DK’s Atelier S P A C E made zines with teammates in Vietnam in real life, over a period that stretched from fall 2020 to fall 2021. During this extended period, our work for the zines took on a curious, yet highly relevant, theme. Time.
With titles like ‘A Cool Evening,’ ‘Here and Now,’ and ‘Summer Noon’, the set was moving in a particular direction. The concept was emerging, organically. Soon it was clear. We could settle on a motif. Of a leaf.
That’s how it started. Atelier S P A C E Ho Chi Minh City Fall 2020 and Fall 2021 Art Director Van Tran, who is a chef and a photographer, worked with Design Kompany’s Dipika Kohli in HCMC to make the art books, zines, and journals that he led the art direction for. Cutting, collaging, and cooking, the team made a popup restaurant series, too: ‘New Cuizines,’ along with soft paper books using dó papers for ‘The Book of Feelings’ issues of S P A C E, too. According to Wikipedia, ‘dó paper is a paper made from the inner bark of the dó tree and traditionally produced in many villages in Vietnam.’ We also used packaging papers found around the day to day of our lives, collaging here and there to make books like these:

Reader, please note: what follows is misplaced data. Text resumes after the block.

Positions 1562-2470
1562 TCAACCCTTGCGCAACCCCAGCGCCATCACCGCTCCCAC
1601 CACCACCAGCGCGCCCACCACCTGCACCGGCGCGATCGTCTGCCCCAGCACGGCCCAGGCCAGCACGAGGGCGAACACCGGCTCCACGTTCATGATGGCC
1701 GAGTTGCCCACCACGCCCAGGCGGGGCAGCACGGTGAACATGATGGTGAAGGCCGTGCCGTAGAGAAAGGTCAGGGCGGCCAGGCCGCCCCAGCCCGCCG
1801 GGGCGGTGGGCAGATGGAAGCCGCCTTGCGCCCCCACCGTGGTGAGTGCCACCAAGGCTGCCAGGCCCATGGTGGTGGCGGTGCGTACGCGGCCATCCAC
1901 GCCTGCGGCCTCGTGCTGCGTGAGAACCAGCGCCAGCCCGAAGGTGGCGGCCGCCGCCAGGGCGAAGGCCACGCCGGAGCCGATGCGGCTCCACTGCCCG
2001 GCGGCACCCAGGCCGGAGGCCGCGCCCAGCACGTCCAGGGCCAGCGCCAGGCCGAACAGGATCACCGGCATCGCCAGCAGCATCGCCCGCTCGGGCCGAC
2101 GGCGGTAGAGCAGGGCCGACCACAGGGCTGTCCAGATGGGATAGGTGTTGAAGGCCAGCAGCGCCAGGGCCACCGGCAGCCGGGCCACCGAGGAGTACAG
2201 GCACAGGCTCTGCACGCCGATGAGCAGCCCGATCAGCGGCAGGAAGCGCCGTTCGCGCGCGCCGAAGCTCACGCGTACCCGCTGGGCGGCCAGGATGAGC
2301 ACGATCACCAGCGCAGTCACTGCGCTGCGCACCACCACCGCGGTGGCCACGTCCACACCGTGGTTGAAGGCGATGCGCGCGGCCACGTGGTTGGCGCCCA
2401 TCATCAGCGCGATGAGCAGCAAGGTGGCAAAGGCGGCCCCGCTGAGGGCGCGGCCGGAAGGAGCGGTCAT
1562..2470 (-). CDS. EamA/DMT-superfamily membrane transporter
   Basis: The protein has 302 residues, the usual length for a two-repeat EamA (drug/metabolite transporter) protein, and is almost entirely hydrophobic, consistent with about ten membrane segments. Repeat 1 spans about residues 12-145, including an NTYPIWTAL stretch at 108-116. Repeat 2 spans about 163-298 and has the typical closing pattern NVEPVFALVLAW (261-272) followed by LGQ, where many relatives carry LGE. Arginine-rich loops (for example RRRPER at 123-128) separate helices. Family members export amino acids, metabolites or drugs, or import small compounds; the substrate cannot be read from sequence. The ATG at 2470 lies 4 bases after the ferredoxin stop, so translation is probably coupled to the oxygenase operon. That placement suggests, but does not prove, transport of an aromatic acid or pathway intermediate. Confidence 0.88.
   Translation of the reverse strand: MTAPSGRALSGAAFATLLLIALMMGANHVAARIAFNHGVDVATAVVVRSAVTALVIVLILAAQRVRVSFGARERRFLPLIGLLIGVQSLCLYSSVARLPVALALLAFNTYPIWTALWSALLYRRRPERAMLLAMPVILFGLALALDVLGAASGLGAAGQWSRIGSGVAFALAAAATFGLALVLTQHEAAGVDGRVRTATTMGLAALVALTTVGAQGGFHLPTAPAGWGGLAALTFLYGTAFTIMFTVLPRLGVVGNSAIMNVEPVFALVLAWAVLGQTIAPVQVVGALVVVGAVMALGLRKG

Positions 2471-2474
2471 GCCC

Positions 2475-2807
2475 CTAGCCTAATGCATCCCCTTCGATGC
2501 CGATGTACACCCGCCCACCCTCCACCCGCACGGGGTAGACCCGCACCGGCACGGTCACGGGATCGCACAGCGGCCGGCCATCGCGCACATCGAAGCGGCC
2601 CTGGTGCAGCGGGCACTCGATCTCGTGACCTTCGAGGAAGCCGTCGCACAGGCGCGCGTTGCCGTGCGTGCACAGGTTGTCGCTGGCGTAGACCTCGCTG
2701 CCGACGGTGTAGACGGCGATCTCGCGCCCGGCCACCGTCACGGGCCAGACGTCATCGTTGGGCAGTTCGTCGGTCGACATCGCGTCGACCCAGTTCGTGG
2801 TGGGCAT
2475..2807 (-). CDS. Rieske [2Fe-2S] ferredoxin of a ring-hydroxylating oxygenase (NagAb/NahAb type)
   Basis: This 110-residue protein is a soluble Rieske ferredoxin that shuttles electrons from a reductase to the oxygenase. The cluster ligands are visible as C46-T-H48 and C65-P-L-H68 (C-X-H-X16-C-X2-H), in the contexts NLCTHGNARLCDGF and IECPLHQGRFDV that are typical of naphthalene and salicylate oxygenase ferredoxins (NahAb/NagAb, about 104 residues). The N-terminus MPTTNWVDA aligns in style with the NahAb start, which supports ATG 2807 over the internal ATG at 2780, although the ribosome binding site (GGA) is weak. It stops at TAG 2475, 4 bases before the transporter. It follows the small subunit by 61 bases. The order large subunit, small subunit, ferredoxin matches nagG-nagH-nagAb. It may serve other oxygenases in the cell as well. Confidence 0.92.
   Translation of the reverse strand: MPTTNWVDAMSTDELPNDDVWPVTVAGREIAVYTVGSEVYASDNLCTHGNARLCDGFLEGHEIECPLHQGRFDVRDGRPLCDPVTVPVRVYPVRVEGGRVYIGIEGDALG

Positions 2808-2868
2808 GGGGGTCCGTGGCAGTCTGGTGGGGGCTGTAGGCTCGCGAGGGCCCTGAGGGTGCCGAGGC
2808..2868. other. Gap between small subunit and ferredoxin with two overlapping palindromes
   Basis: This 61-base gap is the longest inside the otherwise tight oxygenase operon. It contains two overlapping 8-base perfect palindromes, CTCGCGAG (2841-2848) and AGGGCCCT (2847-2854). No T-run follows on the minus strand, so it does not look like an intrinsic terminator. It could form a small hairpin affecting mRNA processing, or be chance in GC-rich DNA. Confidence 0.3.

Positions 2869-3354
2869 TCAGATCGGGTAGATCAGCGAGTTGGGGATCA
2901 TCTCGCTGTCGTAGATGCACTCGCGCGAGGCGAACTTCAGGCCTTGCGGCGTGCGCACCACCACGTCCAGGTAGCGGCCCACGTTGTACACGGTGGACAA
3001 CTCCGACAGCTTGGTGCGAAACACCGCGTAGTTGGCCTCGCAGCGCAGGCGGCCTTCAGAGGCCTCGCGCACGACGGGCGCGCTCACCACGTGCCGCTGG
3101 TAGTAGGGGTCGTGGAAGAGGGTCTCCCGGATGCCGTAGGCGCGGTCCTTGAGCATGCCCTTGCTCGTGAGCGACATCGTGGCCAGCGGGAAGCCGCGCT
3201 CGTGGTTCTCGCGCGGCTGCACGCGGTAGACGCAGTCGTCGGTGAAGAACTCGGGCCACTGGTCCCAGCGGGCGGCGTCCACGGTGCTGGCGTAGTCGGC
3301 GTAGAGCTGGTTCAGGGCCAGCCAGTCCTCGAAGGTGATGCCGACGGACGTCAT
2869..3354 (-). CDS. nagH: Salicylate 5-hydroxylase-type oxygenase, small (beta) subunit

Unique and handmade: those were the aims.
Could Design Kompany brand and package it? Could DK express the feeling of meticulous and handmade, but with a subtle touch of a modern sophistication, too?
That was the design directive. And that’s how we made, together, the brand identity design for Lá.
Kohli had originally flown to Dalat to deliver an experiential workshop for a large NGO, but got stranded when the borders closed in March 2020. ‘What’s remarkable to me,’ says Kohli, ‘is that ultimately I found myself more inclined to work with the people I met on my own. Instead of networking, which had been the entire point of the retreat that brought several dozen people together thanks to EU funding, I gravitated to those I found. Much like in other countries, on other travels. I discovered people who were real, honest, intriguing, curious, and thoughtful. I found out that most people in Saigon that I would meet were “so busy, just so busy” and that they had zero interest in what I was trying to create. Why make art, they seemed to be asking. What the hell is the point. After a while, I just took to watching the street. We made ‘Street Museums,’ a special issue, in collaboration with a poet in Europe, IK. The street, for me, is where the fun is. It’s more true, more real, and delightfully more informal. Which suits me better, anyway.’